I'm guessing that President Obama's decision to go tieless in Martha's Vineyard this morning, while announcing the reappointment of Ben Bernanke as chairman of the Federal Reserve, was supposed to signal that he was on vacation. But he didn't look all that relaxed. He looked grim and tired -- reminding me of nothing so much as the stretch of the presidential campaign in which Hillary Clinton started piling up primary wins, and everyone started wondering whether the senator from Illinois was going to make good on his fast start.
In terms of content, the president didn't make much in the way of news. He congratulated Bernanke for the "bold, persistent experimentation that has brought us back to the brink" but noted that "we are a long way away from completely healthy financial systems and a full economic recovery."
One oddity: Both the president and Bernanke made the required lip service endorsement of a "strong and independent Fed." Bernanke even thanked the president for his "unwavering support of a strong and independent Fed. " The phrase is a required sop to the financial markets, which get uneasy at the specter of Congress or the White House setting interest rates for political reasons. But after a couple of years in which the Fed and Treasury, for all intents and purposes, acted as one entity, the endorsement rings a bit hollow.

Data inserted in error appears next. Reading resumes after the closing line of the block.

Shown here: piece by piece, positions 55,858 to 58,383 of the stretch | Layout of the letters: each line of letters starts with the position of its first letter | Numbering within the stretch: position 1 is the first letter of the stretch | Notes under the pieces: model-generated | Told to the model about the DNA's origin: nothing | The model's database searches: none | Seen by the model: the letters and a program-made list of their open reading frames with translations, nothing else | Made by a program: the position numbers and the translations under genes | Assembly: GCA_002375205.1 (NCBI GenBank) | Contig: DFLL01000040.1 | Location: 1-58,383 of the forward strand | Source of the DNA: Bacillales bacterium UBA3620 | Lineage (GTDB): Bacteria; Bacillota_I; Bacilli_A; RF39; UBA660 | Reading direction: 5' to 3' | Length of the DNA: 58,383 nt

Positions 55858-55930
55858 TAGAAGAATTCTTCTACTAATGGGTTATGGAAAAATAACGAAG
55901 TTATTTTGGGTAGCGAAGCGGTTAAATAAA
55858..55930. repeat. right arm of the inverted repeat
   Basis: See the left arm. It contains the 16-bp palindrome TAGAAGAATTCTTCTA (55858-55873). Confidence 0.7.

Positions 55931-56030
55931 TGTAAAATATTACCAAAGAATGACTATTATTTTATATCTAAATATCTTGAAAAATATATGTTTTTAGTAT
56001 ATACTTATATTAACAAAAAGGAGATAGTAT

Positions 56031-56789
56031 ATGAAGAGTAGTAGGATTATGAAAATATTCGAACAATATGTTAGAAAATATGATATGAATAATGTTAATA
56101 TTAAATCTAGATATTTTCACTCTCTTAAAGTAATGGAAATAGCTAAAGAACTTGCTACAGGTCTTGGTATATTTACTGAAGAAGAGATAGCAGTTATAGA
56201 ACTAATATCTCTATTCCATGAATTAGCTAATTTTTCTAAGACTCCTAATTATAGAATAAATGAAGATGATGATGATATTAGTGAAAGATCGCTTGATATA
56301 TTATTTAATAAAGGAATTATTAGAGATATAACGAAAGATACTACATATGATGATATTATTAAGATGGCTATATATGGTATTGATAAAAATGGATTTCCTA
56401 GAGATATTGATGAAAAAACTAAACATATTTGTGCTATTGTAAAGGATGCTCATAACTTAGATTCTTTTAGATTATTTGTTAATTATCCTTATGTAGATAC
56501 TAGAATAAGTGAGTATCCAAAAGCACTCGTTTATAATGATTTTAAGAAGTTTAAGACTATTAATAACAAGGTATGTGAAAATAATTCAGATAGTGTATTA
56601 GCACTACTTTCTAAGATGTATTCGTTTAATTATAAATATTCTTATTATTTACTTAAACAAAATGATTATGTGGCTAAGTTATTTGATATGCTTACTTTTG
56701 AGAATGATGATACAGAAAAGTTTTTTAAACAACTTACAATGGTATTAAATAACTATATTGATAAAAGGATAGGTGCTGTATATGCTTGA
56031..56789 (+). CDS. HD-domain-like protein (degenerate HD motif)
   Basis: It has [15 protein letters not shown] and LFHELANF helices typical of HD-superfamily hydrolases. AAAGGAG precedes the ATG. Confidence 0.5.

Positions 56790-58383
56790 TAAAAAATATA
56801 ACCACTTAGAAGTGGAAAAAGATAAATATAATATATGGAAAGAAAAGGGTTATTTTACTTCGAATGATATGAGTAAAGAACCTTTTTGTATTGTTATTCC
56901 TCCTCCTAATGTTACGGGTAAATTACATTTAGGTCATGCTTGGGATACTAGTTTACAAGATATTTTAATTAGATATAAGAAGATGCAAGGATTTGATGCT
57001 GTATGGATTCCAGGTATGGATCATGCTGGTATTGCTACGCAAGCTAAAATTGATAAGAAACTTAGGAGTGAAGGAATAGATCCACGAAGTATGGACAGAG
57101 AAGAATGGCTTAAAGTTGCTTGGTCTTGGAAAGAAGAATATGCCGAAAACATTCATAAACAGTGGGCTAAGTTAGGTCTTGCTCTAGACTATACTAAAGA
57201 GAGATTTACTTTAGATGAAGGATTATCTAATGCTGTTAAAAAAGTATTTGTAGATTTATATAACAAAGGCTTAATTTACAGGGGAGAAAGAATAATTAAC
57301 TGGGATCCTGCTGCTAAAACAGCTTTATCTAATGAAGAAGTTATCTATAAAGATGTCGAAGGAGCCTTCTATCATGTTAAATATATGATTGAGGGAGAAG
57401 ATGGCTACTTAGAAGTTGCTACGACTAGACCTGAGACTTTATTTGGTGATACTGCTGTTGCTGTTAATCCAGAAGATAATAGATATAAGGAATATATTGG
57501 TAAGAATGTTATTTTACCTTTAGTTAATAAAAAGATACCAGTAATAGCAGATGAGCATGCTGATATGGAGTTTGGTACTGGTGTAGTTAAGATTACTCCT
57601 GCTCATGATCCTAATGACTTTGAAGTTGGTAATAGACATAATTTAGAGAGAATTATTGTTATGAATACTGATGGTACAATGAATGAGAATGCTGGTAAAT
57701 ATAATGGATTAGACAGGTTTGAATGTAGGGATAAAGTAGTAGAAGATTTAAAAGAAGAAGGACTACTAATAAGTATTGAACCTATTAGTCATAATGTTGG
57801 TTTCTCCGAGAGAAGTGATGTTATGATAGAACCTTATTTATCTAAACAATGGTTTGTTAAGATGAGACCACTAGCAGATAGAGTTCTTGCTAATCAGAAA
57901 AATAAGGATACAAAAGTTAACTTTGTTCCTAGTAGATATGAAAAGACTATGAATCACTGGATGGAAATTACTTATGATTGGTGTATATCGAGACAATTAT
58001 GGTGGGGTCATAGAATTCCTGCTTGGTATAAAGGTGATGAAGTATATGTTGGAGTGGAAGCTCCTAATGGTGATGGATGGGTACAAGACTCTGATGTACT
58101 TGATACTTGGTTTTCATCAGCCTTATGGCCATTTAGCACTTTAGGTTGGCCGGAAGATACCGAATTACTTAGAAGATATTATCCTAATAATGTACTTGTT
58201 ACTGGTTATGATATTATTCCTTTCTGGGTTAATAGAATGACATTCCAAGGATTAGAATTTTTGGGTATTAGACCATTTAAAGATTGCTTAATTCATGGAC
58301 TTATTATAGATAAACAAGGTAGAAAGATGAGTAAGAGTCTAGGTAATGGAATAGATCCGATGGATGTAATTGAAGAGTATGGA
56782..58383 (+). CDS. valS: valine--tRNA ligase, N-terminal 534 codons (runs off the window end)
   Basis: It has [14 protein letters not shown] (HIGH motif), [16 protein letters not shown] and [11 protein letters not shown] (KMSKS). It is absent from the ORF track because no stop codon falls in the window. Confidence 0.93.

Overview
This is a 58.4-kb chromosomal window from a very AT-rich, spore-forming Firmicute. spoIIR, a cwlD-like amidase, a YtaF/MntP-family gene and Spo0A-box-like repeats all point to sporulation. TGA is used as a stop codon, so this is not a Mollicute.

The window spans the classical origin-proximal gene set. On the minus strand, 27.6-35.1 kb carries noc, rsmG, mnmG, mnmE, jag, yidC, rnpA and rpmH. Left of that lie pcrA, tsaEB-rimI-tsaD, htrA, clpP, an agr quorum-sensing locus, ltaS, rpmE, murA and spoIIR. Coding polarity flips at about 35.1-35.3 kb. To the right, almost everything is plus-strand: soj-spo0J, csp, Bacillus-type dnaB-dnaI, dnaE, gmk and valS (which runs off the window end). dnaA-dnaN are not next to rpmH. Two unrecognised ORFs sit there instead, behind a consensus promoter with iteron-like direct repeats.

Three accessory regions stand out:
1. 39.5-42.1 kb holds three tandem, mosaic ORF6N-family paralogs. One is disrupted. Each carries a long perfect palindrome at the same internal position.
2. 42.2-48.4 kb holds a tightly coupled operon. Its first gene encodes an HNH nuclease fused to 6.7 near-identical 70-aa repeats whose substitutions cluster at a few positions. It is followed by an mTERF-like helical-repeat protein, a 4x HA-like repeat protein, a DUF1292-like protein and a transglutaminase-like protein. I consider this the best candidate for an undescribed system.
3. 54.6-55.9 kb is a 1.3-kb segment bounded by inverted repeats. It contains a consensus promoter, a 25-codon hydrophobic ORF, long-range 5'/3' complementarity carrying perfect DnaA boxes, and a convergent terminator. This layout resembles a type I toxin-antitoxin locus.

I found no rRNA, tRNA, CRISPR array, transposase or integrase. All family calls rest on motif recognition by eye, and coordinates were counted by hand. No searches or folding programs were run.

And as Bloomberg News reported last night, "Under a regulatory overhaul proposed by the Obama administration, the Fed would need the Treasury Department's approval before invoking emergency powers used in bailouts and loans to nonbank financial institutions."
That doesn't sound particularly independent to me.